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Netflix's 'Fuller House' is a taste of nostalgic indulgence

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MARCH 07, 2016

Watching Netflix’s “Fuller House” is a lot like eating too much grocery store cake — you know you should stop, but you can’t. The cake is cloyingly sweet and not particularly appetizing. “Fuller House” serves viewers sticky, viscous nostalgia sprinkled with some underwhelming 21st century jokes. While you know it’s bad for you, you don’t hate it and you’ll probably eat more in the future.

With a glamorous, buoyant Carly Rae Jepsen cover of the “Full House” original theme song, “Fuller House” brings back the “Full House” cast, sans Mary Kate and Ashley Olsen, who are subject to not-so-subtle shade throughout the show. Along with newcomers who play Kimmy’s and D.J.’s children, the original gang blasts viewers with nostalgic feels and an anachronistic laugh track for 13 episodes on Netflix.

While lovably campy, the show isn’t without faults. It is a little too stuck in the past to the point where present day is explained with awkward introductions. In the first episode, D.J. (Candace Cameron Bure) tells Danny (Bob Saget) and Becky (Lori Loughlin) — but really the audience — that they must be so pumped to move to L.A. to host their own national morning show. Jesse then tells everyone that he’s moving to L.A. because he’s the new music composer on his favorite soap opera. Of course, Michelle’s not there — she’s too busy in New York running her own fashion empire. After they drop this joke, the cast breaks the fourth wall and stares into the camera. Totally natural and not awkward at all.  

The reimagination of the series lacks creative plot development, which makes the show feel comforting, albeit lackluster. The plot is exactly the same as the original series. Like her father, D.J. Tanner is now a widow with a white collar job and three children. She lives with her childhood best friend, Kimmy (Andrea Barber), and her little sister Stephanie (Jodie Sweetin) … in the same house. Sure, we love throwbacks, but admittedly, there could’ve been more effort to change things up.  

The show clumsily attempts to be self-aware and socially conscious, though without fruition. The romantic relationships in the show, save for maybe Jesse (John Stamos) and Becky, are as uncomfortable as they are unhealthy. D.J.’s suitors, her fellow clinic veterinarian Matt (John Brotherton) and Steve (Scott Weinger), her old high school flame, are obsessed with her to the point of being possessive and invasive of her personal space. Kimmy has a husband who constantly lies to her, yet she falls for him almost every damn time.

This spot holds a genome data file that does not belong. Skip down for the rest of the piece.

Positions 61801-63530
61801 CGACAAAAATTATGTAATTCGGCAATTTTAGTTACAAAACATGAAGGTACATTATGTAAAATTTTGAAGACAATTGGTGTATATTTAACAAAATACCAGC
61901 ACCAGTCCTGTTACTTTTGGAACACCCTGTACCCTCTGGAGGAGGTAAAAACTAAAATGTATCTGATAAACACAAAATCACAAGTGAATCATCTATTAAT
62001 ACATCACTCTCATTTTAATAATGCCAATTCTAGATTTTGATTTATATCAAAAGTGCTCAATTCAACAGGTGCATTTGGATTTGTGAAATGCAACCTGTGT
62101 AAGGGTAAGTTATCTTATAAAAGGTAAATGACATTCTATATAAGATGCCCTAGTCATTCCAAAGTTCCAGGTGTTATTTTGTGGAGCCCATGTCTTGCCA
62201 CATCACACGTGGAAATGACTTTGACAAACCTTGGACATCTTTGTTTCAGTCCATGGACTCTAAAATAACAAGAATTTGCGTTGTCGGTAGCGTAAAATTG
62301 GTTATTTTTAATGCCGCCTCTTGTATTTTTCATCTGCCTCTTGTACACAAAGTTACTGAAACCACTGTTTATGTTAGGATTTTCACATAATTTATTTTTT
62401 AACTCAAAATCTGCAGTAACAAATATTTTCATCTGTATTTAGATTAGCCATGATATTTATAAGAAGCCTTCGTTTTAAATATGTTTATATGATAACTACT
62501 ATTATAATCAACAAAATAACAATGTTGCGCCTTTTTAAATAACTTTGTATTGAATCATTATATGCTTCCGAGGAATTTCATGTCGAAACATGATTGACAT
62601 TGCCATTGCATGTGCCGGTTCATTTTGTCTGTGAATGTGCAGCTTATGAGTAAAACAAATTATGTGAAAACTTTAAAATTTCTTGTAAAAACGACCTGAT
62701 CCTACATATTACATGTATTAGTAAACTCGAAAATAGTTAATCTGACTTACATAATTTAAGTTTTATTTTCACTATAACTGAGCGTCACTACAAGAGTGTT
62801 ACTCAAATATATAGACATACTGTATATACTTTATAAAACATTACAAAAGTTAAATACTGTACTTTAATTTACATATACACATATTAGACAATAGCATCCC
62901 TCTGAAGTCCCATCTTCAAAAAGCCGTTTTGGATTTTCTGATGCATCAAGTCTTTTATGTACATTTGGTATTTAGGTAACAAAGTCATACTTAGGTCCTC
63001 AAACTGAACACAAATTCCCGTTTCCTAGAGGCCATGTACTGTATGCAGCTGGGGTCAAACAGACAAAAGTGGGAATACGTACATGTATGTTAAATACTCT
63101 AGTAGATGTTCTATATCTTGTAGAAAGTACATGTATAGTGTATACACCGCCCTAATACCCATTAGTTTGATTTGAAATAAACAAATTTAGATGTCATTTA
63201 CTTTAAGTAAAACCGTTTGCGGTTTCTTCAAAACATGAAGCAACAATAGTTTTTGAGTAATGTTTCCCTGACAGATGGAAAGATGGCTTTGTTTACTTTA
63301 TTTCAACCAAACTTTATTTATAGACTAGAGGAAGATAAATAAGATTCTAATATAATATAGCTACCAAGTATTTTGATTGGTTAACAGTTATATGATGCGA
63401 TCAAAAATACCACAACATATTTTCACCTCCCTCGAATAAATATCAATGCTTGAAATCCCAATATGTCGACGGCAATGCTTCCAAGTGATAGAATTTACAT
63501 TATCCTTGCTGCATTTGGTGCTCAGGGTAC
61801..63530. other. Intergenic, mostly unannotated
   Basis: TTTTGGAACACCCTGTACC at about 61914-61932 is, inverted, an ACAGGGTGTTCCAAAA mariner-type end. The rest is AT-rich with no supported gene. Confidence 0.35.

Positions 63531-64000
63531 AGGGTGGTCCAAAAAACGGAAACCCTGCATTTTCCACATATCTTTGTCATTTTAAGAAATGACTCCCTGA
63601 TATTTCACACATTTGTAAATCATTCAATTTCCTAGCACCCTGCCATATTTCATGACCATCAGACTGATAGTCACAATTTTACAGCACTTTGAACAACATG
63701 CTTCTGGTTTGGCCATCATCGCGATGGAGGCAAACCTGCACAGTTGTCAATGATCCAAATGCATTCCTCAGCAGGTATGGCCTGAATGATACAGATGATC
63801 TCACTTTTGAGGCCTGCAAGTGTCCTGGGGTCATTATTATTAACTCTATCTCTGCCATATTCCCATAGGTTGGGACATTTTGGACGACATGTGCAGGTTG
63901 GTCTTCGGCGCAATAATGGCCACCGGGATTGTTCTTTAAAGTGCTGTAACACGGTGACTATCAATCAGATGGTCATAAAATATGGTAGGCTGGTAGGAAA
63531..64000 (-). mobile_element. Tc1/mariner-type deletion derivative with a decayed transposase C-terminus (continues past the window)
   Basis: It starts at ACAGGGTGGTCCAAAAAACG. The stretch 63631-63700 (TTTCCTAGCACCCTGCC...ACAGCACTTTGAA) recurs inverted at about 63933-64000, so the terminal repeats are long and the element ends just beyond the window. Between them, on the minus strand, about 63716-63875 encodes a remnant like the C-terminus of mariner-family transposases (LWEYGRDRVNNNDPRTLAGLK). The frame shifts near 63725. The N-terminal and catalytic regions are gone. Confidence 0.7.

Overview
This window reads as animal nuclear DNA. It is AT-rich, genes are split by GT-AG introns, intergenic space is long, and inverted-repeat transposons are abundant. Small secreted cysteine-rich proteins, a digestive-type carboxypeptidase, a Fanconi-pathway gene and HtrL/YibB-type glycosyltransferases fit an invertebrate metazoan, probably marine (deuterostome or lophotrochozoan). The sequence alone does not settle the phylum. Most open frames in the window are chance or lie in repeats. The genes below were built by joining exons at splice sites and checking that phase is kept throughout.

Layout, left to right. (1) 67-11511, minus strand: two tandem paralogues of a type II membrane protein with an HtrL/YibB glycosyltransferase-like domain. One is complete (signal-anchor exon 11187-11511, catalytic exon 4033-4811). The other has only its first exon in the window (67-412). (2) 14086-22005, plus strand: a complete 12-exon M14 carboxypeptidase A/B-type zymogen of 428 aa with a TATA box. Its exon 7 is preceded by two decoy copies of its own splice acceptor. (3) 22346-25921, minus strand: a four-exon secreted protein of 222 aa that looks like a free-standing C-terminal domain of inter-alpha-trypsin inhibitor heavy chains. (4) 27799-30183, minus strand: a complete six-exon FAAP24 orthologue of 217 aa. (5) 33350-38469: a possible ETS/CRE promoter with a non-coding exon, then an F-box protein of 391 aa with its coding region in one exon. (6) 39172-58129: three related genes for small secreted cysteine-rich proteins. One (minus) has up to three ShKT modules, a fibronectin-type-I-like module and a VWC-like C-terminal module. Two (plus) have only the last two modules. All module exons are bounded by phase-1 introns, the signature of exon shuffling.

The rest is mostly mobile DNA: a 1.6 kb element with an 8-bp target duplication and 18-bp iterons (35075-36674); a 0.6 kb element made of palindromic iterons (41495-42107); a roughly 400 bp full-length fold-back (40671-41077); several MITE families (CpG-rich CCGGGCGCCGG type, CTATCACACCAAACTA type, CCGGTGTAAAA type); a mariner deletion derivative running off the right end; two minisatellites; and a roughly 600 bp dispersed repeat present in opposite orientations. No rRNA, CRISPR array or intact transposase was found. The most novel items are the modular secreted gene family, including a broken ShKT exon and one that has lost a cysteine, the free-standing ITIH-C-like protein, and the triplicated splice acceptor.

Unsound relationships aren’t the only faux pas in “Fuller House” — its approach to race is also unfortunately tone deaf. Okay, it’s a redux of “Full House,” so we anticipated it to be pretty white. But wait, there’s a main person of color on the cast! It’s Ramona (Soni Bringas), Kimmy’s half-Latino daughter, whose ethnic ethos comes from her occasional Spanish rants and her one precocious criticism of whiteness — that the Tanners are like “albino polar bears. Drinking milk. Watching ‘Frozen.’”

Yet, perhaps these are the only few flickering reminders of race in the show, aside from the disastrous Indian-themed retirement party that Kimmy and Stephanie throw for D.J.’s boss. There was a random sacred cow and lots of white people dancing in saris. Need we say more?

But the Netflix revival does have redeeming aspects. For one, there are convincing and adorable performances from Elias Harger, who plays D.J.’s spick-and-span son Max, and Andrea Barber, who plays Kimmy. Despite its many gaffes, “Fuller House” also proves to be competent in the arena of emotional intelligence. In the first episode, one scene in particular sets the series’ tone of familial resilience. Trying to hold back tears, D.J. says to her baby son Tommy (Dashiell and Fox Messitt), “It’s just that everyone’s leaving … and for the first time, we’re going to be all on our own.” Ultimately, the revival shows three strong women who undergo changes that resonate with a lot of families. And they survive on their own — and together.

Replete with lovable but also cringeworthy moments, “Fuller House” encompasses the good, the bad and the ugly of revival television. But we’ll see what else it has in store. The Netflix revival, after all, is due for a second season renewal. And we’ll probably watch it nonetheless.

Contact Stacey Nguyen at [email protected].

MARCH 07, 2016